We are at the peak of trout spey season here on the Missouri River. A month ago, the water was too warm, weedy and buggy. A month from now, the water will likely be getting real cold. Right now it’s perfect, in fact it’s a little warmer than normal at 42° +/-. Warm enough that were still seeing a few BWO’s in the afternoon.
The swing bite always gets best when the bugs disappear, and I suspect we are a week away from that. Fish begin keying on leeches and other juicy meals as they prepare for winter. And most of our Brown Trout population is recovering from the spawn, and hungry. We’ve seen some excellent swinging in the last 10 days, and it will probably get better.
We would normally be fishing the long, slow, deep tanks, and a few shallow bars in late November. With the warmer than normal water temps, and very low flows, we are finding lots of fish in fast moving water. I’ve been concentrating in choppy riffles above tanks, and any quick moving water thigh to waist deep with a broken surface. The big slow tanks will produce, but not at the rate I’m used to. And the fast stuff is funner to fish. Of course every run is different, and you may find some fish stacked up the froggy stuff, especially on the upper river.
Because I’ve been fishing faster water, I’ve been using Skagit heads with light and medium sinking tips more than I typically do in November, especially when swinging a flashy streamer. The heavier sinking tips help keep that fly down in the ripping current. A iMOW 5×5 is as deep as you need to go. The iMOW 7’5I/2.5′ T8 or SA TC S1/S2 tips are perfect in most runs.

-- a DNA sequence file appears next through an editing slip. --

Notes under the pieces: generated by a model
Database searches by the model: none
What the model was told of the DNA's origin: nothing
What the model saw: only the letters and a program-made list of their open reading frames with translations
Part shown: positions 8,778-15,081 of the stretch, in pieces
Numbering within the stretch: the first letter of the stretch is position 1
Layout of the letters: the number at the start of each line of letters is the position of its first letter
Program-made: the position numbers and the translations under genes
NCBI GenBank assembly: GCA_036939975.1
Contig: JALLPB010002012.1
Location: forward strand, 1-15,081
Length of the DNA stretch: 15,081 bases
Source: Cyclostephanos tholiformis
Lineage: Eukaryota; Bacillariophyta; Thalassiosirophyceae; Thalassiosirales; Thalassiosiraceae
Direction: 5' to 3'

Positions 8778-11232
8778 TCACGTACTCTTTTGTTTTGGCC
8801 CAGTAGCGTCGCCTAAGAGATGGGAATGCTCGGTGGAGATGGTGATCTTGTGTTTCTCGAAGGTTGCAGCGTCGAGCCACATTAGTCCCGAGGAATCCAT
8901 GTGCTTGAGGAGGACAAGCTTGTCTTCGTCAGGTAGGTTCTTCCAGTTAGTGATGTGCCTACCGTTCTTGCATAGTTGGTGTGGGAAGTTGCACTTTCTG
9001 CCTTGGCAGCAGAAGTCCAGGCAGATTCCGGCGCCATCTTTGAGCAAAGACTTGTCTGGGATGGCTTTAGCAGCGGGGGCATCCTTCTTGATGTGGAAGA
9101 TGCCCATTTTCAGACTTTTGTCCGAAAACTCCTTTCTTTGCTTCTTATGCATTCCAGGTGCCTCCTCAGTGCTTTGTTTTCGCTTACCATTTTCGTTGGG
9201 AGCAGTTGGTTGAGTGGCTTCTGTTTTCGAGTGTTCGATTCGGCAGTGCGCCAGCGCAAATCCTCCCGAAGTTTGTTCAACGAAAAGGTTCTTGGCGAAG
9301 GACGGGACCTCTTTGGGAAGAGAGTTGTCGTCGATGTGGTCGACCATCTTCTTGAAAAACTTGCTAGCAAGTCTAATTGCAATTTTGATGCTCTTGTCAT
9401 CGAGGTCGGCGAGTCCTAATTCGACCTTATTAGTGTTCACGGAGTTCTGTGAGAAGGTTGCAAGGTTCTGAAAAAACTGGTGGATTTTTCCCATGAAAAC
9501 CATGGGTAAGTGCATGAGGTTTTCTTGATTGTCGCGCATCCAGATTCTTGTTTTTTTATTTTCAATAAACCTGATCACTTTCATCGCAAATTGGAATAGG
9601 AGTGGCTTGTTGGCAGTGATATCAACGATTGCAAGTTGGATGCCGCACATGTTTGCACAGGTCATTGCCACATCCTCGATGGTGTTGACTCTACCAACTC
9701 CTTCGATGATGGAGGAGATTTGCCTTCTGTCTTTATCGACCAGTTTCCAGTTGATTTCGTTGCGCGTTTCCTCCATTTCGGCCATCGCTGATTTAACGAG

Scandi heads are good on the long faster flats by themselves, or with an intermediate Sonar/Versi/Poly leader. It’s possible to get into a small soft hackle BWO situation right now, though the days for that are numbered.
Flies have been typical for this time of year. The bigger Sparrow patterns, a wide variety of leeches (Fruit Roll-up, Pig Pen, Pine Squirrel), and the traditional buggers like the Thin-Mint, Ninch’s Red Delicious, Olive/Griz (Beth’s Britches), and STS Bugger. The Kure’s Micro Zonker is always effective, and flashy streamers like the Montana Intruder, Kreelex and Lil’ Kim are a good bet in faster/deeper flows. If you like throwing bigger stuff, pick your favorite, but fishing the right water is way more important! Go find it.
While we typically fish above the Dearborn River this late in the year, we’ve been finding excellent fishing above and below the confluence, no doubt due to the warmer than normal water temps. If you tackle a longer float in the canyon, get an early start and don’t spend too much time in an unproductive run. I generally don’t give it longer than 5 minutes without a bite, unless I’m super confident fish are in there.
A note on the very low flows: You may find yourself wading farther from the bank than you have in years, and through some rocky terrain. Especially true in the Canyon. I would suggest using your studded boots, or shooting some studs into your boots. And watch our for those occasional boulders you can walk right into and stumble. I took a sweet digger the other night while guiding Audrey and Olivia in the Canyon. I think I had just told Audrey to “be careful wading”. Classic.
If you’re interested in a guided 2HTrout trip, give us a shout. We’ve been doing quite a few this fall, and our guides are in-touch with what’s happening. Then shop staff has been out plenty as well, and can steer you in the right direction and show you the best patterns. As stated, the best fishing will probably be great for the next month, or until we get a real cold front. Your elk and deer are in the freezer, and the chairlift hasn’t started spinning yet. Now’s the time.